Thecomas make up only 0.5–1% of ovarian tumor types. They occur mostly in postmenopausal women, with a mean age of 59 years, and only 10% of the patients are normally <30-years-old. Thecomas range from small tumors to large solid or solid-cystic masses of up to 15 cm. They are unilateral in >90% of cases and are rarely malignant (2,3). Thecomas are stromal tumors made up of cells that resemble theca cells, lutein cells and fibroblasts (4). They are traditionally classified within the sex cord-stromal tumor category of ovarian tumor types (5).

In the present case, the patient was admitted to the Respiratory Department at The First Affiliated Hospital of Xi'an Jiantong University due to breathlessness with no abdominal pain, bloating and other symptoms. It was revealed that the expression of CA-125 was increased, and then a reproductive system tumor was considered. CA125 has been demonstrated to be elevated in benign conditions, including pelvic inflammatory disease, endometriosis, uterine leiomyoma and early pregnancy. The serum CA125 levels are also increased with peritoneal pleural and pericardial inflammation or irritation. A certain misdiagnosis rate occurs with Hydroperitonia theca cell tumors.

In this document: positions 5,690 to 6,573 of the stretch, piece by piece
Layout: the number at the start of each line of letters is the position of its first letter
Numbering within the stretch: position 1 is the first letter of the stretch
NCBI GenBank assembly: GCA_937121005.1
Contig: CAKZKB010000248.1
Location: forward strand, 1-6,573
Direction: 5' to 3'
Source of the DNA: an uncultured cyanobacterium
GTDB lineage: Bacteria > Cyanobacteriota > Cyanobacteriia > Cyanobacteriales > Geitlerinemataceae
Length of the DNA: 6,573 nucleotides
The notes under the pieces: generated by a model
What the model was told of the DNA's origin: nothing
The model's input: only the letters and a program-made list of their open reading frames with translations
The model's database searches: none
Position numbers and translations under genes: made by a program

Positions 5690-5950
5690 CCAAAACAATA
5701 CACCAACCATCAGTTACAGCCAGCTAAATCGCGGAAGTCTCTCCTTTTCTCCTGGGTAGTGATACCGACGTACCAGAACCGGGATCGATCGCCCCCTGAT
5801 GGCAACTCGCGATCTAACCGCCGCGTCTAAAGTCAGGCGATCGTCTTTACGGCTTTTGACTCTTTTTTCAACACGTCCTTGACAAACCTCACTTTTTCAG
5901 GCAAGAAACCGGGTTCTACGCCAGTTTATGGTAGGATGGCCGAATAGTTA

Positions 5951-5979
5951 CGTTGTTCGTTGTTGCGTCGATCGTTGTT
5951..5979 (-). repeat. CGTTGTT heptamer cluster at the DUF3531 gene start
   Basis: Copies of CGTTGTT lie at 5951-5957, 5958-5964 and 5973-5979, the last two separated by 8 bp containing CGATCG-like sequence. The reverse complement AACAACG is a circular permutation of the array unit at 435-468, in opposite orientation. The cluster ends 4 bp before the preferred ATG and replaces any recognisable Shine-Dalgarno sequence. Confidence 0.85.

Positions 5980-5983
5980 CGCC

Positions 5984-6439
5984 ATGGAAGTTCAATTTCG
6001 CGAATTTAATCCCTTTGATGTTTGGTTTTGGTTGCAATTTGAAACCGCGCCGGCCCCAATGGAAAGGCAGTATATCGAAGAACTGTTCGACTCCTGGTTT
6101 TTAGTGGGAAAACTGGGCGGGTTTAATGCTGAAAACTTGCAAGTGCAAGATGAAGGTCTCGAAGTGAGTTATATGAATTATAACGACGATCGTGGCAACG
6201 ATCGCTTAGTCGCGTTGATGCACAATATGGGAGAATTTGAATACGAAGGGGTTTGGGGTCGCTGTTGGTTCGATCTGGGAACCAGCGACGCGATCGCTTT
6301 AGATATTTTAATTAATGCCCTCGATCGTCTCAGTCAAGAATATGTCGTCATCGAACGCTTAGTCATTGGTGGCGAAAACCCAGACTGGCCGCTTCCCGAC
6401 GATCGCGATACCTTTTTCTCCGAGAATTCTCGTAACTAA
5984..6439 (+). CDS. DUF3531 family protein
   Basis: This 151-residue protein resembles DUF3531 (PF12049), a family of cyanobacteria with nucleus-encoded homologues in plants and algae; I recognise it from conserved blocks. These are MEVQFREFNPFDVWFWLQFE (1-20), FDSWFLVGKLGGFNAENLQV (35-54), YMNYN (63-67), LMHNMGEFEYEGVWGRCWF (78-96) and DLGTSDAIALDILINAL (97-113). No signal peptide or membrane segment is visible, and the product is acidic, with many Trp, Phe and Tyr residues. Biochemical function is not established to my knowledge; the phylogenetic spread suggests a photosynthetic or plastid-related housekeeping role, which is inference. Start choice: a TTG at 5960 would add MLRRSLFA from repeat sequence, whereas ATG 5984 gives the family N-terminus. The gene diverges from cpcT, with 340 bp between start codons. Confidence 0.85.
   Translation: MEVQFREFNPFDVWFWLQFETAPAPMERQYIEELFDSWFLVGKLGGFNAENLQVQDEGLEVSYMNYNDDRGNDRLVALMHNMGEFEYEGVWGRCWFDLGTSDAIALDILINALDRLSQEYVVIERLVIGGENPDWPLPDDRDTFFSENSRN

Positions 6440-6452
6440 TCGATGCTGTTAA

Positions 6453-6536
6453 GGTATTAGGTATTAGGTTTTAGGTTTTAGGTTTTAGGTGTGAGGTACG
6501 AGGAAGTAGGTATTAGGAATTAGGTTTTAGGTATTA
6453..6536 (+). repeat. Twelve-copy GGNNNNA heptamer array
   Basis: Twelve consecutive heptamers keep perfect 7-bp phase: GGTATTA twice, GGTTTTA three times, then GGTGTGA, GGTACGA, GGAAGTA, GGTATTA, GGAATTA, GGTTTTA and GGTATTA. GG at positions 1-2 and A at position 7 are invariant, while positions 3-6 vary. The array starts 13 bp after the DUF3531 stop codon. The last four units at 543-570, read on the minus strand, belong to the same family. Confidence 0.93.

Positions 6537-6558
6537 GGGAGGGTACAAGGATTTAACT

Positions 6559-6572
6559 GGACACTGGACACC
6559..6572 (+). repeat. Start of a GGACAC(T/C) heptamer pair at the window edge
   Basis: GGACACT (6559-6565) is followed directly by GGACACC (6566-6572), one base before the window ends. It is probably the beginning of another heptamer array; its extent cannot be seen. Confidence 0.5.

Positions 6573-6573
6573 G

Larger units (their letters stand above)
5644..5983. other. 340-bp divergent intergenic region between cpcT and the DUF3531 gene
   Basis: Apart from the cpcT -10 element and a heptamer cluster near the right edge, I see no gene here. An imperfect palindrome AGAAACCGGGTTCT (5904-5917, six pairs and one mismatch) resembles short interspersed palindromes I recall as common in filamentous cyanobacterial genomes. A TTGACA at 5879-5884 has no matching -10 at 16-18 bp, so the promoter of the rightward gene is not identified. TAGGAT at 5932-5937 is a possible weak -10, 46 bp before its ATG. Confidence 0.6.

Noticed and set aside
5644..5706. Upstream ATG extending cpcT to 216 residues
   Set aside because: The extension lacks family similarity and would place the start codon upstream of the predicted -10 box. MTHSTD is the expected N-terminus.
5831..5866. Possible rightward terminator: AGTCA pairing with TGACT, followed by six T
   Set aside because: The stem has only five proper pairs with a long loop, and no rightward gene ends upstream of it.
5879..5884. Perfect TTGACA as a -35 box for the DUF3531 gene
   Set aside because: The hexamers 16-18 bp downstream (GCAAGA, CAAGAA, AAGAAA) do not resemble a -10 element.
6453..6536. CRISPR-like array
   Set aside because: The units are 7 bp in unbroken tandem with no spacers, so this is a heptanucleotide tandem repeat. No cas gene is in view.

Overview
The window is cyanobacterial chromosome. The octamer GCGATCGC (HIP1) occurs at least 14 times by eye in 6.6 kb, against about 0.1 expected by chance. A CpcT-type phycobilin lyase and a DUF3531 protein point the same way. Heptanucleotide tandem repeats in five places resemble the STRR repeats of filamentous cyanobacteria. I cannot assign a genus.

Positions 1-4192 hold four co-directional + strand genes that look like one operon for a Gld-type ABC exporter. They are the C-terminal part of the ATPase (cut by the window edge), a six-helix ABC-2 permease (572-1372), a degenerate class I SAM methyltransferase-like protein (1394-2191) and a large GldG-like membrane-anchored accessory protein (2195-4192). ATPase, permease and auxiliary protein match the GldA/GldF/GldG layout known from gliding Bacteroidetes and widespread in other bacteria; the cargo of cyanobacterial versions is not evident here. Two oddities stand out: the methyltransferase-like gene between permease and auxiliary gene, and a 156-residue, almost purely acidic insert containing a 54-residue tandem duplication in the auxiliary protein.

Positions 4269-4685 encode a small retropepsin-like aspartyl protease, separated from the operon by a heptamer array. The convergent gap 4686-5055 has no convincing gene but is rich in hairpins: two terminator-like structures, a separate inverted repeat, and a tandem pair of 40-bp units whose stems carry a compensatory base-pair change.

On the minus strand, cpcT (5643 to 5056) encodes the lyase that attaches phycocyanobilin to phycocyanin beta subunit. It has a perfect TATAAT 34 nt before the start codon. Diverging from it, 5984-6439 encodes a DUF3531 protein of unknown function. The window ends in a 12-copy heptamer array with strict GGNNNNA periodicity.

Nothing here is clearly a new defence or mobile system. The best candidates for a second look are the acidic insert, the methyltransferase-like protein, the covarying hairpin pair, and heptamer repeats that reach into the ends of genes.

In 1954 Meigs reviewed 122 cases of abdominal or pelvic lesions with ascites and hydrothorax, and found 84 typical cases of Meigs' syndrome (6). The importance of Meigs' syndrome is that the presence of ascites and pleural effusion does not necessarily indicate that a pelvic mass is malignant. The benign tumors in Meigs syndrome are usually fibromas or fibrothecomas, and constitute 4% of all ovarian neoplasms (7). Others include mucinous cystadenomas and Brenner tumors of the ovary (8). Ascites probably occurs by means of a transudative mechanism through the tumor surface, which exceeds the peritoneum's resorptive capacity (9). Other possible mechanisms include obstruction of peritoneal lymphatics by the tumor or increased permeability of the neovasculature with protein leakage. From the basic biological point of view, inflammatory cytokines are known to induce capillary leakage and third-space fluid accumulation in numerous gynecologic and non-gynecologic disorders. The cytokines, including interleukin (IL)-1β, IL-6, IL-8 and tumor necrosis factor (TNF)-α in the interstitial fluid of Meigs' syndrome with ascites and hydrothorax were investigated, and they all decreased following tumor removal, with the exception of TNF-α (10).